Between the success of “The Walking Dead” on television and the campiness of any number of the “X vs. Zombies” movies in theaters (or, more likely, on VOD), zombies are literally everywhere, having invaded every last fiber of popular culture. George Romero’s classic Night of the Living Dead is usually credited with inventing the modern zombie, but the horror trope goes back farther than that. Low-budget movie moguls the Halperin brothers (Ex-Flame) made what most people consider to be the first feature length zombie movie thirty-five years earlier in 1932 when they came up with White Zombie.
White Zombie is about a couple, Madeline Short and Neil Parker (Lorna Doone’s Madge Bellamy and John Harron from Closed Gates, respectively), who are heading to the Haitian estate of a rich man named Charles Beaumont (Robert Frazer from The Vampire Bat). Madeline and Neil plan to get married, but Beaumont, in love with Madeline himself, has other plans. He enlists the help of a notorious voodoo practitioner named Murder Legendre (the legendary Bela Lugosi from Dracula) to help him win the lady’s affections. Legendre gives him a potion that will appear to kill her, but in reality will turn her into a zombie that he can control. With the help of a doctor named Bruner (The Great Ziegfeld’s Joseph Cawthorn), Neil must brave Legendre’s army of zombie servants to save his true love from her zombie fate.
The script for White Zombie, adapted from William Seabrook’s novel The Magic Island by screenwriter Garnett Weston (Supernatural), is a pretty straightforward tale of love, loss, and betrayal – with a bunch of zombies tossed in for good measure. Although it was an independent production, the Halperin Brothers, director Victor and producer Edward, shot the movie on the Universal lot and made use of whatever sets, props, and costumes that were on hand. The resulting film is very gothic and romantic in style, with a very Universal Horror look and feel to it.
The “Universality” of White Zombie is only reinforced by the presence of Bela Lugosi. By the time Lugosi played Murder Legendre in White Zombie, the actor was already a horror star due his portrayal of Dracula, but had not yet been elevated to iconic status by his later movies like The Black Cat, Mark of the Vampire, Phantom Ship, or even The Black Sleep. Lugosi brings a bit of his Dracula persona to his White Zombie performance, using his eyes and hands just as much as his words and actions to squeeze every ounce of melodrama out of his character. Like the rest of the cast, Lugosi overacts his part, but unlike the rest of the cast, he does it with his tongue firmly in his cheek, like he is in on the joke while the rest of the cast is just packed with bad actors. Lugosi fully embraces his role as Murder Legendre, and his presence transforms White Zombie from a forgettable b-movie to an undeniable classic.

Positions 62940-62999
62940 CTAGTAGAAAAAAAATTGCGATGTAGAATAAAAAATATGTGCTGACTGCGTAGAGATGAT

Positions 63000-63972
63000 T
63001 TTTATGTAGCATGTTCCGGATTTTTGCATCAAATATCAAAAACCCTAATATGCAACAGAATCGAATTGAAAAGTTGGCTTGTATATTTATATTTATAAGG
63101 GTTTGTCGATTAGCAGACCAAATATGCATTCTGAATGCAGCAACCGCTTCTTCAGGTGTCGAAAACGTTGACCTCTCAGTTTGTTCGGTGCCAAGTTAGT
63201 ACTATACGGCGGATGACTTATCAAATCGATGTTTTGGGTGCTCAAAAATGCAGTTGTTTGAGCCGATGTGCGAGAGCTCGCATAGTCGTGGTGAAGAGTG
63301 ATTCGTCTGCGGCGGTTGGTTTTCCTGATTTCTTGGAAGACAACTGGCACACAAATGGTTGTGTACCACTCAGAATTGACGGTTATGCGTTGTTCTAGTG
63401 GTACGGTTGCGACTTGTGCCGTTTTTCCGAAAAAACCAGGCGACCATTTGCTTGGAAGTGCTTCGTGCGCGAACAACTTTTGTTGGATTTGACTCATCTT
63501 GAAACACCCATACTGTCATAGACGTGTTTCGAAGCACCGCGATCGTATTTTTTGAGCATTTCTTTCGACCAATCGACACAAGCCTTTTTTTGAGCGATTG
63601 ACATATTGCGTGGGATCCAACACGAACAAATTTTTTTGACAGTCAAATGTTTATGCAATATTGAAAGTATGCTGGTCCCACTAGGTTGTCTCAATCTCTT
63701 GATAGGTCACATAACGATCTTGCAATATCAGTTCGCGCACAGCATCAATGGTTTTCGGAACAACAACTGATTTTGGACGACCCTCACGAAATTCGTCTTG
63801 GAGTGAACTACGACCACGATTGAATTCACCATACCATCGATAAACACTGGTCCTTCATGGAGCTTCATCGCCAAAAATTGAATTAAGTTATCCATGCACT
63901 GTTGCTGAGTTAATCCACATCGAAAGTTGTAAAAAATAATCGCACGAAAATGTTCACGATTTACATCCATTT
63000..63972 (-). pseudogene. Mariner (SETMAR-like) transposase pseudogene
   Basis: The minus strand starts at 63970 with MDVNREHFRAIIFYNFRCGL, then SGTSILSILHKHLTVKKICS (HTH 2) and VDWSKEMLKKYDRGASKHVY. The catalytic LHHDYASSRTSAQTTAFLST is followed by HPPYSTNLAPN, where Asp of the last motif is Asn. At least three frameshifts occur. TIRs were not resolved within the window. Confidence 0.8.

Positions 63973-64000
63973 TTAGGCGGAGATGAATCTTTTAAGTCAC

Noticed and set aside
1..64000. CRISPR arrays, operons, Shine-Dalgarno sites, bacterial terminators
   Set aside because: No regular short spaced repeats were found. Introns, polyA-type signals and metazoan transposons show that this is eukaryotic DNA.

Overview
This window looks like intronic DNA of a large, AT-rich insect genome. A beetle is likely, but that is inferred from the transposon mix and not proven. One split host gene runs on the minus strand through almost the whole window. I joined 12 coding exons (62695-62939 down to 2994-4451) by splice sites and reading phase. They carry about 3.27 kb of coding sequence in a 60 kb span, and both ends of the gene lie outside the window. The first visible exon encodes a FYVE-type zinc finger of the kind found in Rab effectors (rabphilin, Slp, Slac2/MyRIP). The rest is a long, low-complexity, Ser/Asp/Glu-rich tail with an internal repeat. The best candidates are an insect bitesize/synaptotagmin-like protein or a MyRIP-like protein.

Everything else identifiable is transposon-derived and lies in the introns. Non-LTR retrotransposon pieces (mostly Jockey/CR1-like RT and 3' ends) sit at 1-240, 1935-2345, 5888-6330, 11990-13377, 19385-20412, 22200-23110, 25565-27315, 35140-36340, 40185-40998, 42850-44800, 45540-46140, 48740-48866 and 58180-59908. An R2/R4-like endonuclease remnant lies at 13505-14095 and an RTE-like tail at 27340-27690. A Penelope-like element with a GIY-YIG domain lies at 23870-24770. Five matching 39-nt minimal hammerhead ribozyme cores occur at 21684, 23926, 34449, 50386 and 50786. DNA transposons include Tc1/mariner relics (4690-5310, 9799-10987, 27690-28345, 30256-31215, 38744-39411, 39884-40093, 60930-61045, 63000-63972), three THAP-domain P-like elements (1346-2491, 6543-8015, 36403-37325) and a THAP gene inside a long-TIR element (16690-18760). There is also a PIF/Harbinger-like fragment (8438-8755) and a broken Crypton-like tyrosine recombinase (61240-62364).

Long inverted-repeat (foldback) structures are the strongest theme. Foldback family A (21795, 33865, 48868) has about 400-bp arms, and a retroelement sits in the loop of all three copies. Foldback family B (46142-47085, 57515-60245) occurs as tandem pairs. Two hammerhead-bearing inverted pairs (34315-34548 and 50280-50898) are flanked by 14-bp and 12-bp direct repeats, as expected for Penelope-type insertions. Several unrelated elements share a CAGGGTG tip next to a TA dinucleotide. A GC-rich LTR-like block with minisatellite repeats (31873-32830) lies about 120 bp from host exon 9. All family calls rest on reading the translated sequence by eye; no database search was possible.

Although the zombies in White Zombie are more voodoo servants than brain-eating shufflers, the influence of Halperin’s undead on Romero’s living dead is readily apparent in their expressionless faces and in their mindless wandering. However, in contrast to Romero’s reanimated corpse zombies, Legendre’s tribe of slaves are man-made, purposely created by their master through a voodoo ritual, Legendre explaining that “in life, they were (his) enemies” and lamenting that, if they regain their souls, “they’ll tear (him) to pieces.” White Zombie’s zombies have the same mental capacities and limited willpower as Romero’s zombies, but how they got that way is much different – they’re not so much undead and they are “unlive.”
White Zombie was shot by cinematographer Arthur Martinelli (The Devil Bat, Black Magic), and it is a great example of an American interpretation of German expressionism, not quite as angular or surreal as some of the silent horror classics, but every bit as dark and shadowy. For visual effects, the film uses plenty of simple overlays and double exposures that are pretty creepy, floating Murder Legendre’s face in cups of wine or inserting Madeline’s ghostly image in front of her grieving lover. By today’s standards, the photographic tricks are rudimentary, but in the nineteen thirties, the cinematography and effects were awesomely impressive.
The music for White Zombie, while effective, is mostly made up of stock music and standards – there isn’t even an actual composer credited on the film. Much of the soundtrack is diegetic music, whether it be drum-and-vocal voodoo chants, a wedding or funeral march, or the zombie Madeline plunking away at a piano in a parlor. The incidental music is much happier than it should be, sounding a lot like leftover scores to silent movies that never got a chance to be used before the advent of movie sound. The music in White Zombie is generic, but it never distracts from the plot of the movie. The bad acting does enough of that.
Victor and Edward Halperin would follow up White Zombie with a sequel called Revolt of the Zombies a few years later in 1936. The rest is history – Romero would “invent” zombies with Night of the Living Dead, and that would lead to all of the World War Z and Warm Bodies type movies that we have today. But remember; even for Romero, zombies weren’t a new thing. White Zombie did it first.